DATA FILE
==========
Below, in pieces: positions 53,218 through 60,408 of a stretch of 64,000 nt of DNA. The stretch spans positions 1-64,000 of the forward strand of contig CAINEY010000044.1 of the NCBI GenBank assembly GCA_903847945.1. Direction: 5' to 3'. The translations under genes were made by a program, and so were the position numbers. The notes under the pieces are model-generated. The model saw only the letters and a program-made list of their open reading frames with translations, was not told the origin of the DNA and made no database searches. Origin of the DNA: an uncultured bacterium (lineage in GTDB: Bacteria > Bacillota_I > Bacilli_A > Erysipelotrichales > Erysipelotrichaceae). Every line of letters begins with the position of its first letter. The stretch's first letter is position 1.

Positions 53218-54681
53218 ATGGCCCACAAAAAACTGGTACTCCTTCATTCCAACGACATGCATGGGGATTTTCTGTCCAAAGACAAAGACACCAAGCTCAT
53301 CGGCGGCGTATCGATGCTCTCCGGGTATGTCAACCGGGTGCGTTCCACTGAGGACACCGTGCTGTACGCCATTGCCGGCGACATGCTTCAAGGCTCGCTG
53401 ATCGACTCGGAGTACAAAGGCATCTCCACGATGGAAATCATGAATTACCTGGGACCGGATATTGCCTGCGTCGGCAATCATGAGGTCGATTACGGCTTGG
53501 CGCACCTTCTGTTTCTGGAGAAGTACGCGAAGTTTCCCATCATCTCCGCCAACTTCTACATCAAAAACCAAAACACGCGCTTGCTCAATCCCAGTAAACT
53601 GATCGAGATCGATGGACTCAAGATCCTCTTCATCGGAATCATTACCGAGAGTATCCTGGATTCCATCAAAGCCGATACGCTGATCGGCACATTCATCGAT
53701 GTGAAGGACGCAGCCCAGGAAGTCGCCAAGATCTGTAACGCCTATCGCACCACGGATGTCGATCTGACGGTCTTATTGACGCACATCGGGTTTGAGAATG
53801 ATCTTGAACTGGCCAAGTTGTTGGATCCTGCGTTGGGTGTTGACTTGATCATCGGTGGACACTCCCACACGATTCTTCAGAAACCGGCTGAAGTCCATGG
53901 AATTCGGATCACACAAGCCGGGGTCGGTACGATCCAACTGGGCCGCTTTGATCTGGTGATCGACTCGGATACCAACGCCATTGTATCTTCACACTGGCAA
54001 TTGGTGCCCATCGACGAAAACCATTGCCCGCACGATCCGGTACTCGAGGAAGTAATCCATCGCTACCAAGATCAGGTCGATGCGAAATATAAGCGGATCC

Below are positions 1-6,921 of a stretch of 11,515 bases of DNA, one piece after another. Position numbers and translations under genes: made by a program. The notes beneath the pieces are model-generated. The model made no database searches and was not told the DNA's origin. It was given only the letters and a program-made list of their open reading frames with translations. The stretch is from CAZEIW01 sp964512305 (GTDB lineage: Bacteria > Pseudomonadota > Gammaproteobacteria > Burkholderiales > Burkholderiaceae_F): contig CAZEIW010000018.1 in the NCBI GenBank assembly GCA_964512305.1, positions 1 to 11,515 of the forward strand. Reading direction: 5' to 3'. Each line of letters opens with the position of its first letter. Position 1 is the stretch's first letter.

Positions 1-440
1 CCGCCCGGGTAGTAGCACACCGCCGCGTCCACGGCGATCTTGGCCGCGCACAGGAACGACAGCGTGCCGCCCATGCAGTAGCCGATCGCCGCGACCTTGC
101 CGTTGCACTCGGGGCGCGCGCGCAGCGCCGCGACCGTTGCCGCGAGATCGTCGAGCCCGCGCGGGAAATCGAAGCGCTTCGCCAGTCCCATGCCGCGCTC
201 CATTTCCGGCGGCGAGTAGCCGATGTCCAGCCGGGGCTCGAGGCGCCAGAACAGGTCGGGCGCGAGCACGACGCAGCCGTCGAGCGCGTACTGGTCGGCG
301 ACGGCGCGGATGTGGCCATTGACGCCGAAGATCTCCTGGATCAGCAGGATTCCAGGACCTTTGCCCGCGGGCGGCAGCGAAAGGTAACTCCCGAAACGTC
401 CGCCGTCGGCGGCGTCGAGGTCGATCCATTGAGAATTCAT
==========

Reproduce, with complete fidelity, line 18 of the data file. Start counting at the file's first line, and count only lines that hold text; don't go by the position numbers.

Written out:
401 CGCCGTCGGCGGCGTCGAGGTCGATCCATTGAGAATTCAT